1. Students download the Reflex Student App from Self Service.
  2. Students login using a class name supplied by the teacher and a password provided by Explore Learning.
TenMarks



Students will access Tenmarks from the app downloaded from Self Service. Account set-up for teachers will be completed over the next couple of weeks, student accounts will be active by August 15. TenMarks is scoped for students in Grades 1–5.

Click here to see the log on process (directions contain a password)


New eBook Services for Grades PK–5



This quote from Stacey Riedmiller (@literacybigkids) and tweeted by our very own Instructional Digital Age Learning Coach, Katie Muhtaris, explains the steps we took regarding access to digital texts for our elementary students.

Barrington 220 students love to read, and they read a staggering number of books. Students in our elementary schools can check out up to 5 books in a given week. Students ready voraciously in their English Language Arts class throughout their PK–12 experience. Thanks to the work of our amazing teacher librarians, students read traditional print books and they also access digital texts through services like OverDrive, Follett Shelf, and more.

Current research, best practice, and teachers across grade levels understand the common wisdom that surrounding students with nonfiction and fiction texts supports learning concepts in every content area. Need to understand a concept like symbiosis? A teacher might direct you read a nonfiction textbook explaining the definition and implication in biology and then recommend Black Beauty for a fictional insight into how people and horses interact.

This growth in reading across all content areas requires more access to nonfiction and fiction texts both in print and digitally. At the elementary level, the Reading Steering Committee volunteered Sarah Dowdy (Grade 3 teacher at Arnett Lines) and Melissa deBruin (Grade 2 teacher at Grove) to join a subcommittee with Shawndra Shelton (District Technology Assistant), Kelly Pinta (Instructional Digital Age Learning coach at Countryside), Kathy Hempel (District Library Liaison), Becky Wiegel (Director of Elementary Teaching and Learning), and me (Director of Instructional Technology).

We engaged in research on the best practices of reading with digital texts to create a vision of what our students need from a digital text provider. The list for students includes:
  • easy access to both fiction and nonfiction texts
  • ability to annotate, highlight, draw, listen to, and share text
  • display well on iPad
Teachers sought tools for managing student reading habits, such as recommending books, measuring time spent reading, pages turned, short assessments, and lists of texts that match the titles we currently value.

We then contacted the vendors as we researched the ever-growing crowd of digital text providers to find the best options for our students. Along the way, we realized no tool completely met the needs above. A couple of vendors met our requirements from a functionality perspective, but did not carry many titles. Some vendors did not have programs that worked well for students on iPad. Some vendors would only allow a certain numbers of texts to be checked out to students at a time. In short, no vendor has yet helped to bring order to the multitude of publishing companies for digital text industry in the same that Apple Music, Spotify, and Pandora have organized and brought standardization to digital music industry.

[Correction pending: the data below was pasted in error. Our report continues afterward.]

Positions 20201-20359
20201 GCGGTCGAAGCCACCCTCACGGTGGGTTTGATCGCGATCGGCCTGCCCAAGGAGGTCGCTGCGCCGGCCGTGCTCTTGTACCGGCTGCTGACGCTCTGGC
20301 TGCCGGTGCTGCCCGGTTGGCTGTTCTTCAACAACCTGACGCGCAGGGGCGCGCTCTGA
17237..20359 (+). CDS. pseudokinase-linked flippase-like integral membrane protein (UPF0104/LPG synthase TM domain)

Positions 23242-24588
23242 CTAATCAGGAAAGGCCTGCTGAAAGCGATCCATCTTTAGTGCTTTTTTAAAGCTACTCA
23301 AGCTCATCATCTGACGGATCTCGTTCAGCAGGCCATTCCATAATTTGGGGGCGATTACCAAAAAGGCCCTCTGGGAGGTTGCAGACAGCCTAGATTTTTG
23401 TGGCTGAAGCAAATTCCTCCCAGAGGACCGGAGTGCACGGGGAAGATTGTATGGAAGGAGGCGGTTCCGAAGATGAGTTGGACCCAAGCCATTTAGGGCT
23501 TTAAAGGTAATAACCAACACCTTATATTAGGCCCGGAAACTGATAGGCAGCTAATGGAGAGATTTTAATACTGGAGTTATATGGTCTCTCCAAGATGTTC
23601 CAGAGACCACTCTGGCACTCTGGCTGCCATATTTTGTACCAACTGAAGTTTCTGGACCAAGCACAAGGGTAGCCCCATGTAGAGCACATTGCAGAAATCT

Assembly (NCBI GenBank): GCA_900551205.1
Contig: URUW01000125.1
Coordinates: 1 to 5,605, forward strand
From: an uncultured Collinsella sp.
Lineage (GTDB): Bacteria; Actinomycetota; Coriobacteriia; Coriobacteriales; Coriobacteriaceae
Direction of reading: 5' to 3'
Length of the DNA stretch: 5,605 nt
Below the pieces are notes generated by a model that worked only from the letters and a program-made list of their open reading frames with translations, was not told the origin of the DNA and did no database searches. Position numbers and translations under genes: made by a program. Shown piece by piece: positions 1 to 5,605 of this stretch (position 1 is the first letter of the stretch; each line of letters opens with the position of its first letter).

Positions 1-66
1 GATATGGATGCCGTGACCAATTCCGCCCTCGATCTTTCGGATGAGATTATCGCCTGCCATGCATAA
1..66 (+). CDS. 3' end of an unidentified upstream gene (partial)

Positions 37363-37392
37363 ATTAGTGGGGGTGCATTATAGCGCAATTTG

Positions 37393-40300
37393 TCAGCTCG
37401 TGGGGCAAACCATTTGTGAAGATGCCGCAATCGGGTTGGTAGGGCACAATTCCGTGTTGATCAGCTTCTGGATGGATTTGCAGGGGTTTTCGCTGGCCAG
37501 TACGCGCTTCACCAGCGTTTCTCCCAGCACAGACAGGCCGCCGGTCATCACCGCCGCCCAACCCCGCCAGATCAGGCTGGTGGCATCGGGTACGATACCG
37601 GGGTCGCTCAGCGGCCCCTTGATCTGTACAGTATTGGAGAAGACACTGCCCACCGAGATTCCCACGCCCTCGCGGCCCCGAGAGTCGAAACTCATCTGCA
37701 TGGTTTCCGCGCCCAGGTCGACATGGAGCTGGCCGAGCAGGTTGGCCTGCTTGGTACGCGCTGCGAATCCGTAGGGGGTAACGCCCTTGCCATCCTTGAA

The group reached out to their peers on the Literacy Steering Committee, and over the last six weeks of the school year, several teachers used trials of three programs to engage students in reading digital texts. The trials allowed us to evaluate the impact of celebrations and challenges of each tool and help guide our decision.

We tested three options that offer many features we are seeking: Epic!, myON, and Actively Learn. Epic! offers a Netflix-like user interface that students love. Epic!'s algorithms match student interests with texts and engage readers. In our experience so far, students routinely chose and completed more texts while using Epic!. The myON service offers the widest library of texts coupled with the functionality we sought. Although myON does not have an dedicated iPad app, it can be used in the Safari app. Actively Learn provided the best in-text functionality, allowing our students to best meet and exceed our standards for literacy skills, but the access to texts and overall cost of the program brought concerns.

Here is a video highlighting some of the feedback from our teachers and students piloting the use of Epic!, myON, and Actively Learn:



Ultimately, our subcommittee, the Literacy Steering Committee, and our students valued myON as a digital literacy resource above all others. Carefully considering all the facts—including cost—we decided to move forward with myON for students in Grades 1–5 and Epic! for students in Grades 1–2.

Epic! and myON will join (not replace) OverDrive and Follett Shelf. OverDrive draws from our district libraries and the Barrington Area Public Library, and Follett Shelf will continue to offer the many titles we already own on this platform. Also, Epic! and myON will not replace RAZ Kids for our Kindergarten students or literacy support classes.

After this investigation, our subcommittee determined that, given the exponential growth in the number of resources focused on digital reading, we must continually evaluate the programs available to our students. Further, we will continue these efforts next year. We also hope to grow this project to include middle school and high school.

Here are directions for accessing Epic! and myON:

Epic!

A reading app scoped for grades PK-3.  Students can choose from a vast collection of books to read alone, or to have read aloud, there are a number of videos, audio files, and animations available as well.
  1. Navigate to www.getepic.com
  2. Follow the steps to create a free Epic! teacher account.
  3. Students join via classroom code.
  4. Start Reading! 
  5. Epic! offsets the free teacher accounts by charging for home use by students, our Barrington 220 subscription will cover these costs.  
myON 

Account set-up for teachers will be completed over the next couple of weeks. Student accounts will be active by August 15. The myON service is scoped for students in Grades 1–5.

Click here to see the log on process (directions contain a password).